3) from (2)... learn the skills that are high in demand. Go for quantity - the more choices you have, the more chance you have of finding a new job. Being specialised in a very niche market area is not the best idea.
4) Also identify what kind of work is "necessary" as opposed to something that can be cut back to save budgets.
5) update the resume / CV

After my redundancy, I changed my attitude to work. I felt its best to do something thats in demand rather than what I'm interested in. In fact, if it is "boring" so much the better because it wont attract talented people (making supply/demand work in your favour). For that reason, I switched from development to test-automation and feel like I'm thriving in the area. It's also something that companies 'need' as opposed to frivolous work.

 

I had previously planned to pay off my truck this month, but am instead paying the minimum on everything to get my safety net built up in case I find myself in a long stretch without income.

As far as a recession coming: no one really knows what will happen in the coming months. Everything could just go back to normal, people will pay back the debts they incurred while being laid off and continue life as normal. That's the optimist in me talking. I'll just close with a quote:

Hope for the best, but prepare for the worst

 

What you have said is really exaggerated, not most industries and markets are falling.

Some businesses will bankrupt, that's true, but others will operate just fine, others are changing their direction and doing better than before COVID-19, for instance there are way more food delivery services and they are hiring more people to adapt to demand (people that lost jobs), more people are needed to manage logistics, shipping, warehouses due to increased online shopping. Companies that manufacture clothes are now doing masks, costumes and they have increased shifts because of high demand. I can name more examples where people are not losing, but rather changing their jobs right now.

I do not think that IT will change that much, it's a universal domain. I can imagine more e-commerce jobs opening, I also believe we'll see more of something probably branded MedTech.

Also - US, EU, probably China as well are throwing massive money to stimulate economy health.

 

Today my employer put those who aren't needed for the next two months on furlough at 80% of their salary, and cut the hours of the rest to 80%, with a corresponding salary cut (80% is because that's the assistance the government is providing), in order to avoid making anyone redundant. I was one of those who will stay working.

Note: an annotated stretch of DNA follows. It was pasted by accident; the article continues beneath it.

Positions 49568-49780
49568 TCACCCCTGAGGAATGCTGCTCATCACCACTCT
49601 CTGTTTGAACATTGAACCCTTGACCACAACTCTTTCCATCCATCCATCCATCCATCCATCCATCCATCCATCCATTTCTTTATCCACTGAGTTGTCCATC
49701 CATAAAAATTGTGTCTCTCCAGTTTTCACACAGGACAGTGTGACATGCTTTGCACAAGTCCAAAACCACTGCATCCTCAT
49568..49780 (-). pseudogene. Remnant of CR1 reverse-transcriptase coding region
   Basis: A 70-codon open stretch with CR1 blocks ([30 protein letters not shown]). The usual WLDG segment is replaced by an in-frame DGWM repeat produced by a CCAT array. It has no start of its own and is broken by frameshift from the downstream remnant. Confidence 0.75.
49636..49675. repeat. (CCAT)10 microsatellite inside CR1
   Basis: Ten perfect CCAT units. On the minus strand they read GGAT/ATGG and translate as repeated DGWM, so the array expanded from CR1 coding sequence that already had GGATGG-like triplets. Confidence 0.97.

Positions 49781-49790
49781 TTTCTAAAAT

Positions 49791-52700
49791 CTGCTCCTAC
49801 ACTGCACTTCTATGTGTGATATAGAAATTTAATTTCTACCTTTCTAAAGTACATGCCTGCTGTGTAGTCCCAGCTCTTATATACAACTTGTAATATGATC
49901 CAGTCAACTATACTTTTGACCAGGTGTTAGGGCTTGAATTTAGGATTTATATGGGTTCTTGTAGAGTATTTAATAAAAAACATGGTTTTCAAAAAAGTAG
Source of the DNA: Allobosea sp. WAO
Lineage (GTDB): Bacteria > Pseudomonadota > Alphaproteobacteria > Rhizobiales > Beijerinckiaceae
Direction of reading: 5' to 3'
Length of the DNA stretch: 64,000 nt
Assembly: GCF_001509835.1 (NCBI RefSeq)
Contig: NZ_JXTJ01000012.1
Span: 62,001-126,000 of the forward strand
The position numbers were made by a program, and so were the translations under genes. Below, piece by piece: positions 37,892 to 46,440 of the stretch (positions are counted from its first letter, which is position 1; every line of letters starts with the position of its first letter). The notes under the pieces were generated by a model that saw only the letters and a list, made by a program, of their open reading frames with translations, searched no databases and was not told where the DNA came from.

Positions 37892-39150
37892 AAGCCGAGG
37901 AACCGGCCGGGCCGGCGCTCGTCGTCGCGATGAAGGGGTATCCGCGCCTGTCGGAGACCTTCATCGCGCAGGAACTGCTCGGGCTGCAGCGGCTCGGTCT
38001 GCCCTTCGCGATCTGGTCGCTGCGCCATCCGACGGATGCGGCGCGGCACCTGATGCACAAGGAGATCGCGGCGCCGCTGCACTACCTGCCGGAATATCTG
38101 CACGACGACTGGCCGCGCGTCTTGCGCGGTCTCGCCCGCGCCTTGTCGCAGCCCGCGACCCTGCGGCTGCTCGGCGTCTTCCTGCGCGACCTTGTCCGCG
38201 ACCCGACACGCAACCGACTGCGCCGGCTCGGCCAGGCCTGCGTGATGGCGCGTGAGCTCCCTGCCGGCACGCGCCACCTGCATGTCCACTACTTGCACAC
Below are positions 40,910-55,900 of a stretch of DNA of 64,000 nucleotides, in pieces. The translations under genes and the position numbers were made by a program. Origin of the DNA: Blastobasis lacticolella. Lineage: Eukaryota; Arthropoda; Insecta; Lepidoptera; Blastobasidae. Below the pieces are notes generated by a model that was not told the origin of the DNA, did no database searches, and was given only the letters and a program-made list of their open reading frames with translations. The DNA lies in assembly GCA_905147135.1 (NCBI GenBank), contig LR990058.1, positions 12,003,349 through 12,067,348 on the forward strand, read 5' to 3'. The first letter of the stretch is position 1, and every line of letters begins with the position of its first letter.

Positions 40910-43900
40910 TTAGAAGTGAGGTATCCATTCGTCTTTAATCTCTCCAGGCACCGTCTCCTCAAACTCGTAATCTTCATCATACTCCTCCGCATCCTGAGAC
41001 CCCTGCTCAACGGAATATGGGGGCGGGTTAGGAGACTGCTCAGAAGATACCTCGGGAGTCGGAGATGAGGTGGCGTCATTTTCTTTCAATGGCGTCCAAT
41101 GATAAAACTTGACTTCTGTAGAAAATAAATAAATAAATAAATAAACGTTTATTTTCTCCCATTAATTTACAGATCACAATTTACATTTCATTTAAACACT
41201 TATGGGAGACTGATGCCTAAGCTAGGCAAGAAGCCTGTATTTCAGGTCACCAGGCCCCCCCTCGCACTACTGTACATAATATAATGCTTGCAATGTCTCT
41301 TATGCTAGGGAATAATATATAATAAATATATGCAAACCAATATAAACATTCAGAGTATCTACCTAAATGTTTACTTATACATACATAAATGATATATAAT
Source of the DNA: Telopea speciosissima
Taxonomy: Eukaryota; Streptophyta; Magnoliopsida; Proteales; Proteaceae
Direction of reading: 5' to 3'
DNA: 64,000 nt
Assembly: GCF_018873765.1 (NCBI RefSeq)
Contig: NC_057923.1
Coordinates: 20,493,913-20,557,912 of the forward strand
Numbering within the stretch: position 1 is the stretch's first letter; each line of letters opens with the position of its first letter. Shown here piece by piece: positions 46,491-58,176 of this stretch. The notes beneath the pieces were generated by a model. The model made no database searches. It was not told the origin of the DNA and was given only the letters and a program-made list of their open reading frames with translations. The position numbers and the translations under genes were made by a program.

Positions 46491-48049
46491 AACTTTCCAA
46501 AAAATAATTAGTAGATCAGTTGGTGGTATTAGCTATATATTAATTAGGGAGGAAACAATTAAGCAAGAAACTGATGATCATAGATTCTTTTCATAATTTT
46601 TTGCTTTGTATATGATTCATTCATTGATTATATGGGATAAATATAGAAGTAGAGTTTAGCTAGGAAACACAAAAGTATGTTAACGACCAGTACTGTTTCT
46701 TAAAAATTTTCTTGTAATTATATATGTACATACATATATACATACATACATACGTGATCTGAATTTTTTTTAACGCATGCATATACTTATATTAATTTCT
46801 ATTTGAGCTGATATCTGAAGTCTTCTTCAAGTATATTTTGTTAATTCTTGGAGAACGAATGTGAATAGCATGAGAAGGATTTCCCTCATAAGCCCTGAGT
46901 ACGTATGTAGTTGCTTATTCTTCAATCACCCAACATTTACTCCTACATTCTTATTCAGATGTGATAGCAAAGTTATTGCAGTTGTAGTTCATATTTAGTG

Sadly they also had to rescind a job offer to a dev who was meant to be starting next month.

I'm pretty hopeful that whatever happens I should be OK. I work for a fairly large agency with a lot of clients who are household names, including high street banks, and it has the support of a large parent company. I've got eight and a half years experience, a fairly diverse skillset that includes both web and hybrid app dev, and have spent the last two years overhauling a painfully bad PHP legacy app into something remotely presentable. Even if the whole company went belly up, I should be able to find something.

That said, a financial situation like this is unprecedented, and it's deeply scary.

 

Not more than usual, I have a pretty decent chance of finding new work if I need to.

Not to mention a 3 month quitting period where i am guatenteed pay, backed by my government if the company should close up shop.

And I can always compromise on pay if it comes to that.

Corona aside, I always prioritize having a financial buffer, there is so much else I might end up needing it for.

 

I dont know. I haven't thought about economy and that sorts of things before but this post caught my attention. Maybe its cus iam a student that im not much into economy but i always wondered how economy works.

Should students like me worry about the upcoming economic recession ? In my point of view atleast in my country government takes care of everything for students.
I dont think it will be so severe for IT industry.Maybe i think so because of my lack of knowledge in economics.

If the IT Industry is going to crumble that will seriously effect CS students like me .We will not get campus placements if companies are going to face severe crisis.
So lets hope that economy will regain its momentum very soon .

 

Information technologies should thrive in recessionary times. Technology tends to leverage various types of economies that propel continued need. Stay relevant, continue to build skills, and focus on delivering excellent work. Entrepreneurial? If so, recessions are optimistic times due to the thinning of the market, which reduces competition.

 

You can't lose anything if you don't have anything :) So I'm quite prepared.

 

"Hahahaha I'm a software engineer I'm basically guaranteed a job whenever"
-Some people in this industry

 

We need to see how this coming recession plays out. It might be a very quick dip and a swift comeback, or something that'll be far more dragged out. Lots of uncertainty.

Also this'll depend on how hard the healthcare system (at least in the US) gets hit, and how much leverage it'll have over the rest of the US economy.